I’m going to talk about the movie The Crow, and the potential remake that’s been discussed time and again – but first I’m going to talk a bit about the first season of American Horror Story. As you may know, I try to avoid spoiling people whenever I can, so if this matters to you, skip down to where it’s safe. Don’t say you weren’t warned!
So, the first season of American Horror Story features a teen named Tate, who’s been having dreams about getting gothed up and shooting up his high school. From his very first scene, I literally said, “Aww, how 90′s.” Not just because of the obvious parallels to Columbine, which occurred in the late 90s; there was just something very throwback about Tate. The angst, the delinquent Lost Boy sort of quality, the life-sucking Romeo and Juliet-esque romance he shared with his girlfriend, Violet. Still, I couldn’t tell if I only thought this because I myself was an angsty teen in the 90s.
There were other, more obvious clues, though, like his love of Kurt Cobain, some of his clothes, and the fact that half the people in the house were dead. When I found out he was, in fact, a ghost from 1994, I cheered. Of course he was. He just embodies that time period.
Back to The Crow
I feel the same way about The Crow – that it just belongs in a very specific time period. You could do a remake of Sixteen Candles or any John Hughes film, technically, but it’d have to be updated a fair amount and you’d always be adapting a story written for a specific time. At that point you might as well write a new story that speaks to the current generation.
I was too young to see the film when it came out in theaters, but I caught it only a few years later. At thirteen, I was already going through a goth phase that would last years. The movie spoke right to my teenaged soul: it featured romance that withstood death, black makeup, and a killer soundtrack (I’ll admit, I’ve listened to the soundtrack in the past year. Okay, I’m listening to it now). It quickly became one of my very favorites.
Now let’s wipe the eyeliner out of my eyes and consider why I loved the film so much. If I’m being completely honest with myself, it was because I was thirteen years old. My life experience was incredibly narrow; as such, I had never experienced a movie that dark, that gritty. And, of course, there’s the love story that appeals to every hopeless romantic.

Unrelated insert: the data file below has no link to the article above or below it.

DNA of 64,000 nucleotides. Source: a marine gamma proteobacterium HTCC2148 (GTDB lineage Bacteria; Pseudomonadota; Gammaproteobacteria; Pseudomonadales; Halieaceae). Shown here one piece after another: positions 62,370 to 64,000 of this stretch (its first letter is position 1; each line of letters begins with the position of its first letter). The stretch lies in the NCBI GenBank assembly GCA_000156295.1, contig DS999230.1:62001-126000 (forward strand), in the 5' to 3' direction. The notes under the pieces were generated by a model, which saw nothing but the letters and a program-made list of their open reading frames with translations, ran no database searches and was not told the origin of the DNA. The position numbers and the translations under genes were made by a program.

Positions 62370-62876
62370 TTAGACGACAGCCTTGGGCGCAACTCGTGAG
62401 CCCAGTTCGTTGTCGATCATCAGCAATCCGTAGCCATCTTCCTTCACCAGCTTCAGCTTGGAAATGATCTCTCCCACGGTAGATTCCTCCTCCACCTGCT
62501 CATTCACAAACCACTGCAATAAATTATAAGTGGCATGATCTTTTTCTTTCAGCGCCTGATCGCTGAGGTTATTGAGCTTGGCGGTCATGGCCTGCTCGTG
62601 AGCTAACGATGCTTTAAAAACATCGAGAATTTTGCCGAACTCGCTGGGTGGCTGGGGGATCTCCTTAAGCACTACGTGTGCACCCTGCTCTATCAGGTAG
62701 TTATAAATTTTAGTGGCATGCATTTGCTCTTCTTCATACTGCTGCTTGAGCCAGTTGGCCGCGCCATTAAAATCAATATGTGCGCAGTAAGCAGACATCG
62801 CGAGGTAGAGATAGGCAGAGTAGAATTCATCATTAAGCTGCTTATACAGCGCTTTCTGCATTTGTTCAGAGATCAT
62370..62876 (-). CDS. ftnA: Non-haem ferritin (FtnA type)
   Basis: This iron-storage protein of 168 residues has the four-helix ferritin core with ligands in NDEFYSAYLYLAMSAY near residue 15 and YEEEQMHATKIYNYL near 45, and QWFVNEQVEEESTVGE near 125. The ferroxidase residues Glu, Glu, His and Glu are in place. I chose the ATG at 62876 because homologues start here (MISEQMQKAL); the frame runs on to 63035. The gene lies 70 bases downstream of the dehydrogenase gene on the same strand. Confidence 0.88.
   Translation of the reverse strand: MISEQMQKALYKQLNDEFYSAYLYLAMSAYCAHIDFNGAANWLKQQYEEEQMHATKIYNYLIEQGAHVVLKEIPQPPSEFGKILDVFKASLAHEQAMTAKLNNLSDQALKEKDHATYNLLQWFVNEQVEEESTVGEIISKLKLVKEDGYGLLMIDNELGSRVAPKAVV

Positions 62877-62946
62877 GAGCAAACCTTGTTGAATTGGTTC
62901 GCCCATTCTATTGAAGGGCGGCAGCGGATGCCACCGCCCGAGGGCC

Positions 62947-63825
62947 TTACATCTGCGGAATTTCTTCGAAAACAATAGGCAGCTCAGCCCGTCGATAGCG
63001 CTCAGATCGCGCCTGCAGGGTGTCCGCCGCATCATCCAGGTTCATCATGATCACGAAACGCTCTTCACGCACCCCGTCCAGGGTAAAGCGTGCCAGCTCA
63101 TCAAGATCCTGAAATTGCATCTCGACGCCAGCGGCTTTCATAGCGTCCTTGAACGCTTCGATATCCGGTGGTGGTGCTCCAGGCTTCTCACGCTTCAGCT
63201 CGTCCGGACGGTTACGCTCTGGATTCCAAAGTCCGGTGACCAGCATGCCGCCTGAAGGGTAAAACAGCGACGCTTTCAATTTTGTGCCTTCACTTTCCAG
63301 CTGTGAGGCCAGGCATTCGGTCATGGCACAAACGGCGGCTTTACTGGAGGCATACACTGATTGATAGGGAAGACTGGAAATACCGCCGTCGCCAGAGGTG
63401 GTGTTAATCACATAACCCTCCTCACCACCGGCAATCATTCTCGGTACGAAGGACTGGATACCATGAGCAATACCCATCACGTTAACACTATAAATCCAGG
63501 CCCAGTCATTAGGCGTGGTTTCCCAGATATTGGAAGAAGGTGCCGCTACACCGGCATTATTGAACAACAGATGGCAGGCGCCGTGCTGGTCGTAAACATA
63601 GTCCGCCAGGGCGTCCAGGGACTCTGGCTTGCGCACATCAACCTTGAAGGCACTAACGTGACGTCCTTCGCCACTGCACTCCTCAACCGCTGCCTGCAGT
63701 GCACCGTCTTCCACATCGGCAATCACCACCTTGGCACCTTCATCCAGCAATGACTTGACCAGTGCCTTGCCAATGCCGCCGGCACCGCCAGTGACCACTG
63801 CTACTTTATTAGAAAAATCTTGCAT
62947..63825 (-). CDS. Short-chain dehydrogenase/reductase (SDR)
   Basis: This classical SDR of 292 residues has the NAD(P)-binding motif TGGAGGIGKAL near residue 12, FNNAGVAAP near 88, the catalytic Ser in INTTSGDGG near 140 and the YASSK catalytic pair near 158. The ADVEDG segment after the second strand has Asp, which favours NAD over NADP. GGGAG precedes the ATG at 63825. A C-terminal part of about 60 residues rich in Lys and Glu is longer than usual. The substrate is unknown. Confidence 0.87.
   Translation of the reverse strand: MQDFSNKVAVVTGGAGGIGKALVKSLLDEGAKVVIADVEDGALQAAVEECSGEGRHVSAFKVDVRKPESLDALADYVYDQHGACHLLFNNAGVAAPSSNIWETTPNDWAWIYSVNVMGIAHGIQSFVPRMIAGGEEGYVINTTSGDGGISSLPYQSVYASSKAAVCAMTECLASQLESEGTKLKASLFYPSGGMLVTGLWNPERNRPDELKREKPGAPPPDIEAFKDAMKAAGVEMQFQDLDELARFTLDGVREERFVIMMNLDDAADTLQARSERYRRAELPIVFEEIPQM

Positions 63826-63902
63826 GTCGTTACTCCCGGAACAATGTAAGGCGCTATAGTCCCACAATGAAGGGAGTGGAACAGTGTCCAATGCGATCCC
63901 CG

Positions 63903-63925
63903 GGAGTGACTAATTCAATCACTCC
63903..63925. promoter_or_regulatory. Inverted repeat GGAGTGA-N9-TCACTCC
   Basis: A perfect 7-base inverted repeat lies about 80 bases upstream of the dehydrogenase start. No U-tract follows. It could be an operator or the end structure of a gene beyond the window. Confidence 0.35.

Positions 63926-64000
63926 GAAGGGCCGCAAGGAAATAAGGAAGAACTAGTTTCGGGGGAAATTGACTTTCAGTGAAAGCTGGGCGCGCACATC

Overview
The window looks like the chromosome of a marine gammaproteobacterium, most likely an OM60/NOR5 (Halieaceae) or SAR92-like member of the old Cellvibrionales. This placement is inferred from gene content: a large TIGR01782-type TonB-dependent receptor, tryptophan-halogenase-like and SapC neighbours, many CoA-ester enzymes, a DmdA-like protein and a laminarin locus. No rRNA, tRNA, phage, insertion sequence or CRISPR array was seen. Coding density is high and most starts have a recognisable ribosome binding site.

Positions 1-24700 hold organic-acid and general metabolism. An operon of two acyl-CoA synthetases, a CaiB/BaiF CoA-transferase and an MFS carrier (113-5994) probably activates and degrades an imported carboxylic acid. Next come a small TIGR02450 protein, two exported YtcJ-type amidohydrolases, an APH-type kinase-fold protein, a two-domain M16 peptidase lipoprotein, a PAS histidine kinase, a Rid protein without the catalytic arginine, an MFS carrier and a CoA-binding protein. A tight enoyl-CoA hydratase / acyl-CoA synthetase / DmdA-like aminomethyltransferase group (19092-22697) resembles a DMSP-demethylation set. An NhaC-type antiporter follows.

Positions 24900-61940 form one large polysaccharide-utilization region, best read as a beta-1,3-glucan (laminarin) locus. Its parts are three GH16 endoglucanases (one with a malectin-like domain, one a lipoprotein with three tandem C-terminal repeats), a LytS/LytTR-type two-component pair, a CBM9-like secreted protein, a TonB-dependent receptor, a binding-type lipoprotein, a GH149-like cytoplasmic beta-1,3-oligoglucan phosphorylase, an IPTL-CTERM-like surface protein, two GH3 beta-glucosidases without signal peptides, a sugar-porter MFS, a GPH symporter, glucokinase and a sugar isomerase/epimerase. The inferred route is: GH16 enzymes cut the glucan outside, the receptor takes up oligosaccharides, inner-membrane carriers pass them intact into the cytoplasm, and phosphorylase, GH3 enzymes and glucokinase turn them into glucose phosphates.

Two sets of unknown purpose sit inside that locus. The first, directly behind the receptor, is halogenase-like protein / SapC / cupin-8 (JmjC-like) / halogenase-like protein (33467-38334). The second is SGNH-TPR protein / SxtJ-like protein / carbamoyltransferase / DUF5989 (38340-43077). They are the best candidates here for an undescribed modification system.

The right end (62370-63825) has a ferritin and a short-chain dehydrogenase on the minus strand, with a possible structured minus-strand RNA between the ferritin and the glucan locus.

And if I’m being less cynical, this was essentially a comic movie that helped redefine comic movies. If you were to make Tim Burton’s Batman a starting point, you could probably veer off in two directions – one, super glossy like the other Batman films of the 90s, and another, darker path that leads us to Christopher Nolan’s Batman films. Movies along the way flirt with style and grit to varying degrees – Blade and Sin City, for example – but who knows what the state of that path would have been without The Crow as a signpost?
The other defining feature of the film is Brandon Lee. Tragic and untimely death aside, the film would not have been the same with a different actor. The man has charisma in spades. The final edit is likely influenced by Lee’s death, but he gets to really take his time in the film, adding that sense of melancholy that sets the film apart. Sure, he’s essentially a vengeful spirit, but he’s also really sad. It’s the extra humanity that helps set it apart from other shoot-em-up films.
It’s been years since I’ve watched The Crow – probably close to ten years. I owned the VHS, but never felt particularly compelled to buy the DVD. It faded away, along with my wide-legged jeans and BOP posters and everything else from my youth. When I heard the recent rumors that a remake is again in talks – this time possibly starring fangirl favorites Tom Hiddleston or Alexander Skarsgard, depending on which day you search – I threw on a few scenes to refresh my memory.
Oh my goodness. Take Brandon Lee and novelty out of the equation and the film can be pretty cringeworthy. When I went to Youtube I was still full of fond memories, but The Crow has not aged well. Or, conversely, it still appeals to the romantic counterculture teens of the world, but it no longer speaks to me.
Which then raises the question: without Brandon Lee or the sheer novelty of a gritty comic movie, why bother with a remake at all?
Other Crow incarnations have been tried and failed – a handful of sequels with different stories to back up the same premise. Despite including a handful of well-known actors – Kirsten Dunst and David Boreanaz, for example – they were pretty much direct-to-video efforts.
Now, the original The Crow was actually, at one point, intended to be a direct-to-video release that obviously became much more than that. So what was the secret ingredient? Brandon Lee’s talent? The media attention from his death? Was it just, perhaps, the right movie for the right time? And what secret ingredient do filmmakers and producers see in the property today?
What do you think of the idea of a remake of The Crow? What do you think could make it worth seeing? Do you have fond memories of the Crow franchise yourself? Share below!